Counting down to The General Synopsis at Midnight…
I stared yet again at my map of the 31 Sea Areas (see Map here). From Iceland and Norway down as far as the coast of Spain, the sea seemed to stretch on forever. And I remembered a many-years-ago edition of Mastermind and the four contestants with their four completely different specialised subjects. I couldn’t recall three of them. (The Moomin books of Tove Jansson perhaps, or something equally learnable; The Walls of Limerick, the Fjords of Killary.) The fourth person had ‘agriculture’ as their specialised subject. I imagined him lowering himself slowly down into Magnus Magnusson’s famous black chair and thinking, uh oh, maybe this wasn’t such a good idea after all. I’ve had what I’ve come to think of as my agriculture moments since I began to properly plan my exploration of the 31 Sea Areas of the Shipping Forecast. Too much sea! Too much land! Too many areas! But now that I’m counting down, and getting ready to visit to the Met Office in Exeter to see how the Forecast is prepared, I find that I’m getting excited all over again. Agriculture? A doddle.
The Shipping Forecast is broadcast four times a day on BBC Radio 4: 0048, 0535, 1201 and 1754. An essential tool for those at sea, it has become much more. Recently I met Captain Harry McClenahan of the Commissioners of Irish Lights, who talked about the power it has to transcend navigation. ‘At night, in a strange ocean you hear it,’ he said, ‘and it gives you a sense of security, and family.’ The music that precedes the late night broadcast is Sailing By, composed by Ronald Binge in 1963. Many listeners regard this waltz as a soothing lullaby, yet for Harry it doesn’t depict calm weather conditions, but rather is all about movement. ‘It is a painting of the sea,’ he said. Already I owe both Harry McClenahan and John Gore Grimes of the CIL a big thank-you for their help and advice. (For Shipping Forecast novices, https://www.youtube.com/watch?v=HnQ2Lk20n3U is the perfect introduction. Laurie McMillan reads the late Forecast on radio and tv as part of BBC’s Arena night in 1993.). I was on the Marian Finucane radio show on May 31st to discuss the project and again on September 20th with an update about my overnight stay on Fastnet Lighthouse.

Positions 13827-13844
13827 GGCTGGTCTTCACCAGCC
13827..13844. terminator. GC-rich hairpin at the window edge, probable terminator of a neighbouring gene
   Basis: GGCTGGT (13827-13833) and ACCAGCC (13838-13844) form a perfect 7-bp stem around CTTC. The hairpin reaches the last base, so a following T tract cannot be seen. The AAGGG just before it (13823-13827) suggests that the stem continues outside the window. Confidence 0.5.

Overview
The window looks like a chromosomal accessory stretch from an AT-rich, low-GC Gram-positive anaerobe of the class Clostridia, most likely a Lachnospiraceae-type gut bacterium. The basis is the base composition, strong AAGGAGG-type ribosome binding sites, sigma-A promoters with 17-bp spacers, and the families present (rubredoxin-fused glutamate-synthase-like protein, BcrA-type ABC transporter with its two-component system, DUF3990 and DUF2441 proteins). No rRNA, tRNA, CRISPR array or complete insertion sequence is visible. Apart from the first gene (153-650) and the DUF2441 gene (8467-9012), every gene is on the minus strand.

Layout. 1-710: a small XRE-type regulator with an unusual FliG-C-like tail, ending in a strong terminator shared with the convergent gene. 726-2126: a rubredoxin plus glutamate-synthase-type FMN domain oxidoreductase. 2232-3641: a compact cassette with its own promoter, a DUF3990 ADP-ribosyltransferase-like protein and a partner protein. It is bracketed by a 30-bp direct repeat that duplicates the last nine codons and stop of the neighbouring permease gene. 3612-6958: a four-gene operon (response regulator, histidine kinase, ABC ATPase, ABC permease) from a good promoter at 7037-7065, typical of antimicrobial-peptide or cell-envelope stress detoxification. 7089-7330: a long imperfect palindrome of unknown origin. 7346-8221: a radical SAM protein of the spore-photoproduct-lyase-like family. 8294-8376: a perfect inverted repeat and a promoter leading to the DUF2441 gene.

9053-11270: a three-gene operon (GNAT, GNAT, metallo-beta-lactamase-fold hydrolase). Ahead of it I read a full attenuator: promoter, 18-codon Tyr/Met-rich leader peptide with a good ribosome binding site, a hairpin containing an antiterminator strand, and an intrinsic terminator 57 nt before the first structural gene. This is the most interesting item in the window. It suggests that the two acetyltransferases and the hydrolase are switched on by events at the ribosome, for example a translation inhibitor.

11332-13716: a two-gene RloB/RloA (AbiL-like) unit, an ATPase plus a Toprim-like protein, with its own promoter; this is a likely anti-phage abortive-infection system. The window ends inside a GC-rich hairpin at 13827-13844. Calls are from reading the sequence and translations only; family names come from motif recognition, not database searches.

For my starting point, I have taken one of the four Shipping Forecasts broadcast on Wednesday May 28th 2014, which was Maeve Binchy’s birthday and the day this travel bursary was announced. (The full Forecast is included at the end of this post). In the photo I’m with her husband, Gordon Snell. In each Forecast, the Sea Areas are grouped by the prevailing/anticipated weather conditions, and in the Forecast broadcast at 0535 on May 28th, the groupings went like this:
Viking, North Utsire, Northern South Utsire
Southern South Utsire
South-West Forties, Cromarty, Forth, Tyne, Dogger
German Bight, Humber
Wight, Portland, Plymouth
Shannon, Rockall, Malin, Hebrides, Bailey, Fair Isle, Faeroes, South-East Iceland
(Those keen listeners among you will have noticed that Trafalgar isn’t on the list. That’s because it only ever features in the 0048 bulletin. I’m sure our paths will cross at some stage somehow…)